To paraphrase a former National Rifle Association president, “You finally did it! You maniacs!”

That’s right, on Wednesday, in a fit of perfectly logical preparation for Sherman’s next march to the sea, Peach State Gov. Nathan Deal went ahead and signed a gun bill. Not just any gun bill, mind you, but one with so much stupid in it, it’s a wonder it hasn’t been renamed Bieber or Gohmert.

We discussed this “guns everywhere” and “felons have the right to shoot you” bill in this space only last month, but now that it’s law in the land of cottonold times they are not forgotten—perhaps it’s time for a refresher course.

The legislation will allow guns in places of worship, sporting events, bars, and yes, schools. Clearly they’ve learned nothing since Newtown, or since any of the approximately 50 school shootingsmore than three a month—in the last 17 months. Of course those attacks happened because those schools were “gun-free zones.” We can’t go blaming the easy access to guns for any yahoo with a Ted Cruz tattoo, which is clearly why we’re seeing the same epidemic of school shootings in, say, the Netherlands or Australia.

It’s the logic that gave us such successful past plans as putting more drunk drivers on the highways to cut down on accidents or electing George W. Bush to improve on the Clinton years.

You gotta give Gov. Deal and the state Legislature some credit, though. It was a nice touch, allowing Georgians to bring guns into libraries, too, which is where I think they’re keeping armored cars full of money these days in the Empire State of the South. Also, lord knows when you might not be able to reach that book on Tupperware on the top shelf—but hell, if you can load it full of enough lead, it may well fall down of its own accord.

Problem solved!

As a reminder, the Georgia bill also gives criminals—who are barred by law from possessing guns but still allowed easy access to them on the secondary market by bought-off legislators—to claim a Stand Your Ground defense in court.

Because why shouldn’t a portly, addle-brained white guy wearing an “I’m with stupid” T-shirt who likes to hit his wife not be able to buy a firearm at a gun show with no questions asked? Also, why shouldn’t he or she (but mostly he) be able to shoot you because he was “scared” you looked like you were in the “wrong” neighborhood?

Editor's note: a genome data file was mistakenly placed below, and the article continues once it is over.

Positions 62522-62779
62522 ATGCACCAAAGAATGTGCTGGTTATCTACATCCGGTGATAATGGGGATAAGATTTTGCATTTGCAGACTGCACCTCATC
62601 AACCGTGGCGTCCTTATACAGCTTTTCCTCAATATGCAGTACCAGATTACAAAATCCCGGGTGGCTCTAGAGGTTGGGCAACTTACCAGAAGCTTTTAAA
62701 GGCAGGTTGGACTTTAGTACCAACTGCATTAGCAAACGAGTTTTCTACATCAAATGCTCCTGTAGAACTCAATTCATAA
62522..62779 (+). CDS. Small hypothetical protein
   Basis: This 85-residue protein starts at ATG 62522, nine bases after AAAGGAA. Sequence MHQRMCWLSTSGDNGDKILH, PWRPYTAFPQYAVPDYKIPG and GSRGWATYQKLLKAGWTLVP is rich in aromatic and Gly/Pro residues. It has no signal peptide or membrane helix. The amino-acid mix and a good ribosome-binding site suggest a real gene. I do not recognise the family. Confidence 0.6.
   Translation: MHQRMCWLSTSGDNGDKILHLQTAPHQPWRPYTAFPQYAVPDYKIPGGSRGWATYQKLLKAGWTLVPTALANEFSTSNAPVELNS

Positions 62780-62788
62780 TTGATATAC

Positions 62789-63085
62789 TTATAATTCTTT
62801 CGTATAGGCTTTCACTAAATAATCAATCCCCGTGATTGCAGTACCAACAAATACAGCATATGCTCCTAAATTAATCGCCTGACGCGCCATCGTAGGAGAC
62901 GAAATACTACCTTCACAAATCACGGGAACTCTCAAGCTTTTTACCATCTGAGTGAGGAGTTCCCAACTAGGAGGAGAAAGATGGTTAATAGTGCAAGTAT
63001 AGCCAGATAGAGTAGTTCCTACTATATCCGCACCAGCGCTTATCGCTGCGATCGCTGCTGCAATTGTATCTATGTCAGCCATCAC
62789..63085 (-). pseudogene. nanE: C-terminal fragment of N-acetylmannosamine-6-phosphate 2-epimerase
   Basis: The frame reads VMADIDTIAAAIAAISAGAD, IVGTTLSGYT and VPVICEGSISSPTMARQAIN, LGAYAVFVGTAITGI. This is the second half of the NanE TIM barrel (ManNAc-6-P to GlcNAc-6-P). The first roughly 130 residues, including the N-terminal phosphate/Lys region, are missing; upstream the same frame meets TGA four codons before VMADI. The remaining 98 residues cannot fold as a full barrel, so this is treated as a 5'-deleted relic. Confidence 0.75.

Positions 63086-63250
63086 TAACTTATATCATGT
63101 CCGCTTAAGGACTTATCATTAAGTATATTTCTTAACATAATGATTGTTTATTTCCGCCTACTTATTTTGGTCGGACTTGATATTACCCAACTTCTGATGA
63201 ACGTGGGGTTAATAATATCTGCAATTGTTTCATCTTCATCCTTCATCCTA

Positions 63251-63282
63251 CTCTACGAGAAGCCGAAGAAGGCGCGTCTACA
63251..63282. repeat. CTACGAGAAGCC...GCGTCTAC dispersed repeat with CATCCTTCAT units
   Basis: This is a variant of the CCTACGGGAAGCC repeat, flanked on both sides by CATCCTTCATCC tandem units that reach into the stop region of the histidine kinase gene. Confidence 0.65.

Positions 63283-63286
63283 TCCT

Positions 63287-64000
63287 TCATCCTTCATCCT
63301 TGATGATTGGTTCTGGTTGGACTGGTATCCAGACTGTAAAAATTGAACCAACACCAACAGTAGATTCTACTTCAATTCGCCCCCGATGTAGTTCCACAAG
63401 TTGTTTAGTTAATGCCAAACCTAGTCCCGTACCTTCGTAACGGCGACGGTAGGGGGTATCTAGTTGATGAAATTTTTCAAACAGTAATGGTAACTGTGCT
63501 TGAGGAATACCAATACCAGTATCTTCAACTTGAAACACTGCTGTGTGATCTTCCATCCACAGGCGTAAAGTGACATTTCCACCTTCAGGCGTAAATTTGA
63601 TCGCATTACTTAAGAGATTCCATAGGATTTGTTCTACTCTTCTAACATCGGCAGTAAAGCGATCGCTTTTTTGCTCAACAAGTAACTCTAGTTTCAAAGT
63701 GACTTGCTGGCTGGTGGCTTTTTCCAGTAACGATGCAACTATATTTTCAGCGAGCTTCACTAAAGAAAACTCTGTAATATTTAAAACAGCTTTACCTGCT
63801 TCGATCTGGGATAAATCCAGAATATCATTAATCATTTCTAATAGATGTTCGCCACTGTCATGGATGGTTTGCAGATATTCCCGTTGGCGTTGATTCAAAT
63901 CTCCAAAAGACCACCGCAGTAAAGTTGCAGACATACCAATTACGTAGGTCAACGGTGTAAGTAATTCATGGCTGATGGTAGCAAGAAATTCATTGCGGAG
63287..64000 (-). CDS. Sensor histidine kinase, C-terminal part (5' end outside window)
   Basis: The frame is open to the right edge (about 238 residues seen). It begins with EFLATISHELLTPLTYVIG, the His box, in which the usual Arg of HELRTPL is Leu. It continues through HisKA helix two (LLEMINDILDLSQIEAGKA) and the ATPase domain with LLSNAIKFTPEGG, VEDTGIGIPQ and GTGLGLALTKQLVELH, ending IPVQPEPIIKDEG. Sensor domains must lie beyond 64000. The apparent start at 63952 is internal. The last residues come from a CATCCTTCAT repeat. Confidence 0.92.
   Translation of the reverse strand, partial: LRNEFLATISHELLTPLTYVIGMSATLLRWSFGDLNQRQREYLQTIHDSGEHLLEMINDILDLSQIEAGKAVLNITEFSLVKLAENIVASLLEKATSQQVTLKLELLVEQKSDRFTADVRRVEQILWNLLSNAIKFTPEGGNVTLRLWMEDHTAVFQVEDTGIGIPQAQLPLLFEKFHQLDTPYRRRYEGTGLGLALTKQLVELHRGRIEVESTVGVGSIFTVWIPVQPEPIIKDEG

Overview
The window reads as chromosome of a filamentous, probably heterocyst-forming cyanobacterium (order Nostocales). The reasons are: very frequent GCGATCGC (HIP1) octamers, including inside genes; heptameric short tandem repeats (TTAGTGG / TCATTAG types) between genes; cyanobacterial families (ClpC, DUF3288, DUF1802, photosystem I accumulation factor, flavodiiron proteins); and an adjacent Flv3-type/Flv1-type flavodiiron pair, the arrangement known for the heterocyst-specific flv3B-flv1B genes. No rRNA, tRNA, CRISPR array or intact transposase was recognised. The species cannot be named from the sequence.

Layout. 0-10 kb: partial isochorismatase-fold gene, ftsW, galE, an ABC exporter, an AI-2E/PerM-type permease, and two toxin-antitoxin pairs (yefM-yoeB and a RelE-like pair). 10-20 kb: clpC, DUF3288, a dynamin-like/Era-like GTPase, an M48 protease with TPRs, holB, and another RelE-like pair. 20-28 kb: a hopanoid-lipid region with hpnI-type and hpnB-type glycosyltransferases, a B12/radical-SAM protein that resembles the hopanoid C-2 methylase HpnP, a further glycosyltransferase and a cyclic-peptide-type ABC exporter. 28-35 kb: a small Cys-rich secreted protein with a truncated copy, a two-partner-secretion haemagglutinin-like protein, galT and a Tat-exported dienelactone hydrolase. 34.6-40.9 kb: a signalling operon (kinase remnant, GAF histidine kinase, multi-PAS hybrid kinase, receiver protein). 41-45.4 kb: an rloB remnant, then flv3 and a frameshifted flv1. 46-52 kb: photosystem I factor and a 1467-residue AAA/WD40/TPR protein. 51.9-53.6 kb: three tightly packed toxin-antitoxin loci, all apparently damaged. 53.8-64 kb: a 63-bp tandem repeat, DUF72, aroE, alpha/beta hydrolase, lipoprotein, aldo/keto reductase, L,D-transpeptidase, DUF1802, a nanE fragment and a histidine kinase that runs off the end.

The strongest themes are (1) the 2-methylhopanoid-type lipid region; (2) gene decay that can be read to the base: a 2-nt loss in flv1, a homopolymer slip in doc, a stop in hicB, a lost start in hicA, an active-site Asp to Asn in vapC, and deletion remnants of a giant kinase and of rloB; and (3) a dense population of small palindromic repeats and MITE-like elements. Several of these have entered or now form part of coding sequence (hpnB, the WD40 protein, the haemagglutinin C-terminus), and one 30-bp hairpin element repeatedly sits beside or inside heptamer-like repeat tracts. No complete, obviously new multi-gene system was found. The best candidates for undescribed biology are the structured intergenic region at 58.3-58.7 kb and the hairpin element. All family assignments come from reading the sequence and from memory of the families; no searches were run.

That, of course, is what the new law is really about. It allows Southern white guys to “feel so manly, when armed,”superior to “others” who won’t be able to use Stand Your Ground as a defense and aren’t afraid to crawl out from under their bed without an AR-15 like Wayne LaPierre, the NRA’s foaming mouthpiece and executive vice president. (Isn’t he a little too French to be allowed to carry? Just sayin’.)

Based on a bastardized version of the Second Amendment, Georgia’s new law also allows a modern industrialized society to become a shooting gallery—one that only serves to enrich American arms dealers who not only don’t care a whit about American bloodshed but welcome it as part of their business model. There’s a word for that. It rhymes with “hater.”

In a recent op-ed in The Washington Post, former Supreme Court Justice John Paul Stevens laid out what the Second Amendment meant to historians and jurists who use common sense and intellect to arrive at their findings.

Laws like the one in Georgia have zero to do with the Second Amendment, Stevens wrote, unless you think the next Whiskey Rebellion or Battle of Lake Erie is likely to commence at a preschool in Athens or spring forth from a garden party in Savannah.

But the Hollywood Hillbillies sure are gonna be stoked when they return home during the offseason from the Polanski-esque plot twists that must define their reality show.

Otherwise, here’s what we’re talking about in layman’s terms. This bill, passed by greedy, slack-jawed Georgia legislators and signed by the Right as rain Mr. Deal, isn’t just about guns but the same toxic brew of anarchy, resentment, and white privilege that led Justice Antonin Scalia to encourage sedition in between attacks on voting rights and affirmative action. That leads Cliven Bundy, the taker occupying public land in Nevada—and primo space on the wall of Sean Hannitys man-cave—to threaten violence against the federal government unless he gets, as Mitt Romney once put it—totally coincidentally!—to the NAACP, “free stuff.”

It doesn’t matter to extremist officeholders in Georgia that the vast majority of Georgians and every law enforcement organization oppose this crazy bill, much as it doesn’t matter to the rodeo clown, right-wing Republicans trying to burn down Congress what most of us around the country want them to do. It also doesn’t matter that this legislation flies in the face of all public health statistics, common sense, and modernity. Or that more people will now die.

In fact, that’s the point.

They have a war to fight that didn’t end at The Appomattox Courthouse. And it seems to be getting less civil all the time.


By: Cliff Schecter, The Daily Beast, April 24, 2014

April 25, 2014 Posted by | Gun Violence, Guns, Mass Shootings | , , , , , , , , , | Leave a comment